That is true regardless of the source of the rules that dictate the corrections whether those rules are FHA loan standards, State or local building code, etc. Just because the FHA does not specifically mention an issue in the appraisal standards does not mean other regulations won’t apply.
Having said that, does HUD 4000.1 have rules in this area? One part of the FHA requirements found in HUD 4000.1 includes a section on “converted spaces”. It states:
“The Appraiser must treat room additions and garage conversions as part of the GLA of the dwelling, provided that the addition or conversion space…is accessible from the interior of the main dwelling in a functional manner; has a permanent and sufficient heat source… and was built in keeping with the design, appeal, and quality of construction of the main dwelling.”
“The Appraiser must analyze and report differences in functional utility when selecting comparable properties of similar total GLA that do not include converted living space. If the Appraiser chooses to include converted living spaces as GLA, the Appraiser must include an explanation detailing the composition of the GLA reported for the comparable sales, functional utility of the subject and comparable properties, and market reaction.”
So we can see that while these rules do not specifically address the reader question, there are a few grey areas which may apply. Building code in the reader’s local area may require bathrooms to be finished, or there may be other issues at work that were not mentioned in the reader question.
The Department of Housing and Urban Development announced an agreement in a fair housing case involving a group of mortgage lenders operating in California. According to a press release on HUD.gov, ” The U.S. Department of Housing and Urban Development (HUD) today announced an agreement with a group of California mortgage lenders to resolve allegations they discriminated against a mortgage applicant based on his national origin.”
The press release states that allegations of Fair Housing Act violations were brought against “American Financial Network of Brea, California; Benchmark Communities of Fresno; Brigantino Enterprise of Hollister; and an employee of Benchmark Communities failed to prequalify him to purchase a home in Hollister because he is Hispanic”.
Federal Fair Housing laws prohibit “discrimination in rental, sales or home lending transactions based on a persons national origin, race, color, religion, sex, familial status or disability”. The complaint against the companies named in the press release was brought when the applicant experienced what he believed to be discriminatory behavior toward him.
Where a person comes from should not impact their ability to purchase a home, said Bryan Greene, HUDs General Deputy Assistant Secretary for Fair Housing and Equal Opportunity, who was quoted in the press release. Greene adds, Todays action reflects our nations promise of fair housing and equal access to credit for every qualified individual, regardless of their national origin.
According to the HUD official site, “…the applicant filed a fair housing complaint alleging that he was unfairly denied an opportunity to prequalify for a mortgage loan, precluding him from purchasing a home because he is Hispanic.”
American Financial Network is required under terms of the agreement with HUD to pay the victim $5,000. Additionally, Benchmark Communities must provide “annual fair housing training for its employees who interact with prospective homebuyers”. The other company named in the complaint, American Financial Network, must provide “annual fair housing training to current and new employees as they are hired”.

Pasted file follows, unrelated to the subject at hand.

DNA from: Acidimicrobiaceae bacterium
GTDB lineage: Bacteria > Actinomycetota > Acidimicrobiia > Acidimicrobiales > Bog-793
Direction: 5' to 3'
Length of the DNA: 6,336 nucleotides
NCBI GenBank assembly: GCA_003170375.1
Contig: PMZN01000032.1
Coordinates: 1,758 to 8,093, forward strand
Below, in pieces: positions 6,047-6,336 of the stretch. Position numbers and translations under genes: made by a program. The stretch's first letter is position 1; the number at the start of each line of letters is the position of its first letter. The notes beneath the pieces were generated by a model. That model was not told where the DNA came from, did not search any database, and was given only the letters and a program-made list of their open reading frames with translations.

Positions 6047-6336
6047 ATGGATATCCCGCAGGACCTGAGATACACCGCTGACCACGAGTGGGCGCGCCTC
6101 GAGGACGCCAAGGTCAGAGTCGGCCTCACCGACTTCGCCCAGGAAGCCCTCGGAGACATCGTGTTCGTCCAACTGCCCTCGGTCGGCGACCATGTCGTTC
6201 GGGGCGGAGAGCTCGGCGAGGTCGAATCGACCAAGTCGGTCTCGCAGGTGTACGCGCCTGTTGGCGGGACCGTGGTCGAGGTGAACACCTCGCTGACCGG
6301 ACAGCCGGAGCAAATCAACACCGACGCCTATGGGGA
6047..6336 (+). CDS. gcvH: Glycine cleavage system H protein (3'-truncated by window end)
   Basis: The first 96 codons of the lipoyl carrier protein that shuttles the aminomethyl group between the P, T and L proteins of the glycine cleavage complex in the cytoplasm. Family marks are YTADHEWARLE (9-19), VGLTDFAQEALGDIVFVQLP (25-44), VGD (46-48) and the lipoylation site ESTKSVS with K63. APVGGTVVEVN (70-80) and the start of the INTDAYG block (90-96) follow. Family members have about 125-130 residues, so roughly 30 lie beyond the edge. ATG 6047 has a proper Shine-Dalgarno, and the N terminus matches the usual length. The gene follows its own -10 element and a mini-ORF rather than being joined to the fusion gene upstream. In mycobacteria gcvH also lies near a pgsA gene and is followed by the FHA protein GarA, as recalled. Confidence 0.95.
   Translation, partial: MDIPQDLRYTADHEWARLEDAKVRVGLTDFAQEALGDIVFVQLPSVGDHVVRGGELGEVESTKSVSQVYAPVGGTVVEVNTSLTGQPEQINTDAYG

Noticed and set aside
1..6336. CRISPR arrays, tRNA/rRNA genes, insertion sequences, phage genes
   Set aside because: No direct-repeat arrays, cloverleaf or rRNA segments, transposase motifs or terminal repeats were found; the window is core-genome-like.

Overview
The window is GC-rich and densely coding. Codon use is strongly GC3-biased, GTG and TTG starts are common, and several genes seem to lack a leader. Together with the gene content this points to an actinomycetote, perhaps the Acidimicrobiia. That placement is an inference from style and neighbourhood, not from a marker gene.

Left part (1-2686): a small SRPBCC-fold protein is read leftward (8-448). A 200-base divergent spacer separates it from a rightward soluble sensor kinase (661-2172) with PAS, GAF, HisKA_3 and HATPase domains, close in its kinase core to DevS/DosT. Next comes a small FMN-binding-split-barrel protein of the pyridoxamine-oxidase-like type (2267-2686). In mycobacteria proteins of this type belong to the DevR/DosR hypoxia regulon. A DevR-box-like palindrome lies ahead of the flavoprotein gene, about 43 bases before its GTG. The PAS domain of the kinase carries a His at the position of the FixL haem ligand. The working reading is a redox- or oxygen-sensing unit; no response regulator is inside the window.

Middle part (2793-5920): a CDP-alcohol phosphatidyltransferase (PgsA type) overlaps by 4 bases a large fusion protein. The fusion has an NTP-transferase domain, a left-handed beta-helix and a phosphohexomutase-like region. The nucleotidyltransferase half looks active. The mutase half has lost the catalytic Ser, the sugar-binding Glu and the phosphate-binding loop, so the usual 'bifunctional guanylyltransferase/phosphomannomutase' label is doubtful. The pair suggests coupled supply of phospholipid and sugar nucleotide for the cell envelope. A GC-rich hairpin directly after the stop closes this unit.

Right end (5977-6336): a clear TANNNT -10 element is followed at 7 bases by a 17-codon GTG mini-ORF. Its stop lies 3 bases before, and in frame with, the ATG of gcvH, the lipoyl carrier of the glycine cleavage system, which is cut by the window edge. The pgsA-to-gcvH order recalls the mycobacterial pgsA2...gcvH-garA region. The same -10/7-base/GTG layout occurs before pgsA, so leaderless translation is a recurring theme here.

Borrowers who feel their Fair Housing Act rights have been violated should report their concerns as soon as possible to the HUD Office of Fair Housing and Equal Opportunity by phone at (800) 669-9777 (voice) or (800) 927-9275 (TTY). Complaints may also be filed online at www.hud.gov/fairhousing.
Based on some of our reader questions lately, there seems to be some confusion over the rules for FHA loans where the borrower is interested in applying for an additional FHA mortgage. What are the rules in HUD 4000.1 on this issue?
There are two general areas of confusion related to those rules. Some borrowers have purchased a primary residence with non FHA loans and want to know if the FHA loan rules governing additional mortgages apply to them.
According to a literal interpretation of the requirements in HUD 4000.1, borrowers who have a non-FHA mortgage are free to apply for an FHA mortgage without worrying about being in violation of the rules. FHA loans have rules for additional mortgages apply which specifically to those who already have an existing FHA loan.
However, a borrower interested in another mortgage should know that regardless of circumstances, the lender is required to evaluate the applicant’s debt-to-income ratio to determine if the new loan is possible. So while those with non-FHA mortgages may be technically free to apply for FHA loans, the debt to income ratio question is one that will play a large part in the decision to approve or deny the loan application.
Additionally, for all forward FHA mortgages under the FHA Single Family mortgage loan program, occupancy of the newly purchased property is a requirement. You cannot purchase a new home under the Single Family mortgage loan program unless you intend to occupy it as your primary residence.
For borrowers with existing FHA mortgages, HUD 4000.1 instructs the lender:
“FHA will not insure more than one Property as a Principal Residence for any Borrower, except as noted below. FHA will not insure a Mortgage if it is determined that the transaction was designed to use FHA mortgage insurance as a vehicle for obtaining Investment Properties, even if the Property to be insured will be the only one owned using FHA mortgage insurance.”
Exceptions for the above include provisions for those experiencing an increase in family size, job relocation, vacating a jointly-owned property, and situations where the applicant is a non-occupying co-borrower on another property. Borrowers should discuss their needs with a participating lender to see what may be possible under such circumstances.